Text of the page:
Andrew Harter, PNFS Member & Taylor House Volunteer
This article is from Signpost 58, Autumn 2018
John Harker’s, James Petts’, and Oliver Taylor’s article in Signpost 57 reminded me of a path (Leeds 223) that went underneath a factory in the Stanningley area of Leeds. I only walked it once around 1990. I recall stumbling through an unlit, damp subway – and being very relieved when I got to the other end. I now realise it was only about 30m long but it seemed much longer at the time.
Historic OS maps and research (https://alsilson.files.wordpress.com/2018/05/some-stanningley-industries.pdf) by local historian Anthony Silson reveal that the factory was built in the early to mid-19th century. The path was adjacent to the north east factory wall and open to the elements. Around 1900 the factory was extended to the north east – only then was the path covered and the subway created. The path and factory were shown (SE 223 346) on OS Explorer sheet 288 published in 1999. The factory was demolished around 2000 and the path diverted in 2003 to accommodate new housing. Although new editions of sheet 288 were published in 2004, 2005 and 2007, it was 2011 before the new line finally appeared on the OS.
Was building over the path controversial? Did the factory owner try to have it closed or diverted? What happened during 1914-18 and 1939-45 when the factory was contributing to the war effort – was the path closed as a security risk? Would the Taylor House files reveal anything? The files had nothing pre-1980s, but revealed another path – Pudsey 29 – had run along the north west side of the factory and connected Leeds 223 with a street called Foundry Lane. Pudsey 29 had itself been partly in a subway formed by factory extensions.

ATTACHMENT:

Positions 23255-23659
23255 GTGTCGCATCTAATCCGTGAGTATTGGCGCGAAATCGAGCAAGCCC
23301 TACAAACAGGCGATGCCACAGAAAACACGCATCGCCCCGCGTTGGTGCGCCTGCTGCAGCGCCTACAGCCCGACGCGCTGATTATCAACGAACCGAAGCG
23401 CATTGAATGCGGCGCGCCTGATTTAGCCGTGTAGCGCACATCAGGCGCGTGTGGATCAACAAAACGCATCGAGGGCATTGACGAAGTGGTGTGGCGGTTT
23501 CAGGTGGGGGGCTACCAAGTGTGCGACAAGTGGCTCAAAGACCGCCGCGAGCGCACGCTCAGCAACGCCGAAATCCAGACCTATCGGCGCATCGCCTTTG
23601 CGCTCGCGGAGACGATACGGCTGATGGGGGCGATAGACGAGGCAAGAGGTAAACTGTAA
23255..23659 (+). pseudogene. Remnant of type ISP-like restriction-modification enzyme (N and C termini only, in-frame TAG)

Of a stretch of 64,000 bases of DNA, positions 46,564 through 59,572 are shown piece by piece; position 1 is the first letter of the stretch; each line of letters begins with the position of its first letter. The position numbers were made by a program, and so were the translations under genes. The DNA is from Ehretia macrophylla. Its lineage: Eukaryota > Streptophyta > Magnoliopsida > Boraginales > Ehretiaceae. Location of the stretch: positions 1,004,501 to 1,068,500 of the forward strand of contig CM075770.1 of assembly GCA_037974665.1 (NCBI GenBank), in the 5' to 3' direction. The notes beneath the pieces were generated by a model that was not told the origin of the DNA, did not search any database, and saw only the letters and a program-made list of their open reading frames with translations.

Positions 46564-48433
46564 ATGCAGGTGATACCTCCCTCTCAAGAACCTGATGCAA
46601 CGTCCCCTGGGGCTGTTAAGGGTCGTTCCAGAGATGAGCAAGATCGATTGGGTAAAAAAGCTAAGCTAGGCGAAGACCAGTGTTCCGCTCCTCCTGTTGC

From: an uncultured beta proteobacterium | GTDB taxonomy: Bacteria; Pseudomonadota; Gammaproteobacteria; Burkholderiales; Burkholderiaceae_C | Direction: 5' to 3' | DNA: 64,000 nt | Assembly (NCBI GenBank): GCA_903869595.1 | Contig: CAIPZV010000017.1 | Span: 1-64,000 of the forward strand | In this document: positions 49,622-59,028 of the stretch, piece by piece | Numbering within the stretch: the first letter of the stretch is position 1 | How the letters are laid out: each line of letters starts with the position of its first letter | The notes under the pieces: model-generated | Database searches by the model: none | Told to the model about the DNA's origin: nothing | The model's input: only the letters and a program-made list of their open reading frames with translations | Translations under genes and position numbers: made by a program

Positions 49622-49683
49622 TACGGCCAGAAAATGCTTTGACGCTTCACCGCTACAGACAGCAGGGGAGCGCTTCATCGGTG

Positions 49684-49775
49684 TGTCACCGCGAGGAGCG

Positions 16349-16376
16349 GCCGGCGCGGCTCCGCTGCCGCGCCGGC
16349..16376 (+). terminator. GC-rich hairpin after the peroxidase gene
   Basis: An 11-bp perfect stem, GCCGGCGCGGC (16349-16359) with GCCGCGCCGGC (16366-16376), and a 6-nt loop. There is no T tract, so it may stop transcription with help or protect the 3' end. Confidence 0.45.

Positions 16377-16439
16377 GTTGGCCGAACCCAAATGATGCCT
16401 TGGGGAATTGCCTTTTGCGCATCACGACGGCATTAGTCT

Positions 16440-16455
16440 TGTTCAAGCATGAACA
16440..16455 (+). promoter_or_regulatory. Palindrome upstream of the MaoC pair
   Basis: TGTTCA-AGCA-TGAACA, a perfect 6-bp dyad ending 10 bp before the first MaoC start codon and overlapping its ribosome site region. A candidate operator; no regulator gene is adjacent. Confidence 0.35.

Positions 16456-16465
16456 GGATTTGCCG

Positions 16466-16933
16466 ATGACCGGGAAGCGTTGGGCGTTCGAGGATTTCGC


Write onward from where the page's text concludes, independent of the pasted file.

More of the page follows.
The part of Pudsey 29 alongside the factory and part of Foundry Lane were closed (to allow further factory expansion) following two Public Inquiries in the early 1980s at which PNFS was an objector. Only the Inspectors’ reports are in the files – no other Inquiry documents are present – but it is clear that PNFS’s Don Lee (and one other objector) battled hard to protect walkers’ interests. Unfortunately all objections were rejected and closure followed. Pudsey 29 was little used and Leeds 223 was considered a suitable alternative. The part of Foundry Lane that survived the 1980s has now also been closed.
The subway I knew about was not as unusual as I thought. There had once been another just around the corner. The Taylor House files revealed part of a forgotten history about the local footpath network and PNFS’s role in it. If the full Inquiry documents survive there might still be photographs of the Stygian paths which Stanningley people once used. All I can supply are modern Google images with former and present path lines superimposed. Going Underground in Leeds.
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